Posted on May 25, 2008 06:46 PM | Permalink
By Simon Dingley, CBC News
Windsor, Ont., is Red Wing country. Usually during the hockey season, the border city is split evenly. Fifty per cent of its fans back the Toronto Maple Leafs, and the other half support the Wings. But with the Leafs missing the playoffs again, and the Wings in the Stanley Cup final, the Canadian border city appears to be solidly red and white. At least temporarily.
Windsor is counting on the final to give it an economic shot in the arm. A spokesman for the Windsor-Essex Chamber of commerce says a seven-game Stanley Cup final could be worth between $2 to $3 million in economic spinoffs for Windsor.
Peter Hrastovec says Windsor hotels, restaurants and bars could benefit the most.
"This has been a Wings town for a long long time" he says.
Hrastovec is hoping Windsor gets an economic "bump" from the Red Wings and the Detroit Pistons, who are in the NBA Eastern Conference final.
"When there's an international sporting event of any significance [in Detroit], you'll find a lot of people staying over here too," says Hrastovec.
Surprisingly, many hockey fans pumping money into Windsor's economy are from Pittsburgh. "Marc" sips a cold Canadian beer at a downtown cafe in his Evgeni Malkin jersey. He's just driven five hours from Pittsburgh. But why cross the border? Why not stay in Detroit near the Joe Louis arena?
"It's a little bit cheaper to get a hotel over here" he says.
Marc admits money is tight, so he and three buddies have stuffed themselves into a single Windsor hotel room. ("More money for beer!")
His buddy "Mike" sports a vintage Paul Coffey Penguins jersey. Mike figures he'll spend about $200 in Windsor during Games 1 and 2.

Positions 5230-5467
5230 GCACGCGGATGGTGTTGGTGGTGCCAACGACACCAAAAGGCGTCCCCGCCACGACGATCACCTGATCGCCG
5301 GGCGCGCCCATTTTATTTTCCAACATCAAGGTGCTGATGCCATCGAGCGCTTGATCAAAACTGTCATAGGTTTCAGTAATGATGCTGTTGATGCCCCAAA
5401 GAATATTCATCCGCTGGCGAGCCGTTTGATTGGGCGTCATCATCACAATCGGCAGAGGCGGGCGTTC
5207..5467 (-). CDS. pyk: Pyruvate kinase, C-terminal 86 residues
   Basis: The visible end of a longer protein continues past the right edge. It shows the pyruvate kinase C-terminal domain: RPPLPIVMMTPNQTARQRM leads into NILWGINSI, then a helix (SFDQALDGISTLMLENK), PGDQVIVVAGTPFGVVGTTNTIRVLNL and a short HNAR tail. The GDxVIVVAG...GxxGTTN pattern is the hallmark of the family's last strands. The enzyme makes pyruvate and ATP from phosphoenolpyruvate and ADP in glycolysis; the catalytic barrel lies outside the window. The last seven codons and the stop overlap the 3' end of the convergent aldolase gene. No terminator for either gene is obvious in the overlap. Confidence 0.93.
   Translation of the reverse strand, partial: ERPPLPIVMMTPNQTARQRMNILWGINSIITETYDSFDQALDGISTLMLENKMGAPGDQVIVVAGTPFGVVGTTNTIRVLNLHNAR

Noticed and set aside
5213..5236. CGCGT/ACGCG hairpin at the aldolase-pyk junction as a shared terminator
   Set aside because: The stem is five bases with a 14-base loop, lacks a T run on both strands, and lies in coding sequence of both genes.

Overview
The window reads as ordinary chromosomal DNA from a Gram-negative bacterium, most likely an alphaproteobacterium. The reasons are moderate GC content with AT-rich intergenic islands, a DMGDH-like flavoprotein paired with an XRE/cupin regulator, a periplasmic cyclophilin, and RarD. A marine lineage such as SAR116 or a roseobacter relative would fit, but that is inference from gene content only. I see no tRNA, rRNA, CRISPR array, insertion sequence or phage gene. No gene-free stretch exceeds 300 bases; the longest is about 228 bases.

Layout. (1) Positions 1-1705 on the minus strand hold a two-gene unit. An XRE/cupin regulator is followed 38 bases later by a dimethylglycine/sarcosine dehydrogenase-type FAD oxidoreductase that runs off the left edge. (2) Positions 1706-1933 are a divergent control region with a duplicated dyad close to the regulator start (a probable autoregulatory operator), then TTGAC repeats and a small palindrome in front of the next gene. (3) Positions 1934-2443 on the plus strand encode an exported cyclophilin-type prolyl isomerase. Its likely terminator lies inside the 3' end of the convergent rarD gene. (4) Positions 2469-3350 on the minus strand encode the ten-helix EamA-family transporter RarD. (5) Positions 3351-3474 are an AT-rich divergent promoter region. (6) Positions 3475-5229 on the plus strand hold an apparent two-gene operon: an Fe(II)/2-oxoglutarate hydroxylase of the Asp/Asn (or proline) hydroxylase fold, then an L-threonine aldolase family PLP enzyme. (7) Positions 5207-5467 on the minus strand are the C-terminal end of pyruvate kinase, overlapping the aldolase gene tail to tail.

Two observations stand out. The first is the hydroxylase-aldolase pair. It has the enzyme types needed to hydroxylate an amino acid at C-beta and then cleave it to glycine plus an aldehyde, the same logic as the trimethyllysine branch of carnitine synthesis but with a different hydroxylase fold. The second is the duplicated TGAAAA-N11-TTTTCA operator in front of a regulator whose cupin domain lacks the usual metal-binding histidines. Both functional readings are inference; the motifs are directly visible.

"I plan to go to the hockey games, go the casino and pass out," he says.
Andrew Hering of St. Catharines, Ont., has driven down with a small army of friends. Hering and his buddies think they'll spend at least $200 each during their stay in Windsor. But he's surprised at how quiet the city is.
"Not very many people walking around. Stanley Cup finals going on, but there's no ruckus going on.”
Friend Manny expects he'll drop up to $1,000 during his stay in Windsor. But, he admits, he thought he'd see a lot more hustle and bustle.
"It's very slow. I expected to see a lot more people around having a good time."
That could be because Windsor is hurting. The city has one of the highest unemployment rates in Canada at 8.3 per cent. It's lost up to 10,000 manufacturing jobs in the past seven years. The evidence is as plain as the scars on Chris Chelios's face. Windsor's downtown core is pockmarked by boarded up businesses. For Sale signs are commonplace.
One of Windsor's biggest sports bars, The Beach was only one-third full during Game 1 of the Stanley Cup final. The bar's owner had hoped the big game would mean big bucks in sales.
Dan Hogan says the problem is the local economy. Competiting bars nearby have slashed the price of drinks to lure Windsor hockey fans to their establishments. Hogan says tough times mean it's tough to make a living in the bar biz.
"We're surviving. We're not getting rich," says Hogan.
Chatham Street restaurant owner Chris Vassilou echoes that thought. He doesn't buy the theory that the Stanley Cup could pump millions into Windsor's economy.
"I don't see that kind of money. Most of it will stay over [in Detroit],” he says.
Vassilou says many Windsor hockey fans will have drinks before the game at home and will have drinks during the game at Joe Louis Arena. And he feels most will simply head home after the game.
Even if Windsor doesn't cash in on the Cup, the theory here is a Red Wings Stanley Cup victory will at least boost the spirits of the people in this hard-hit town.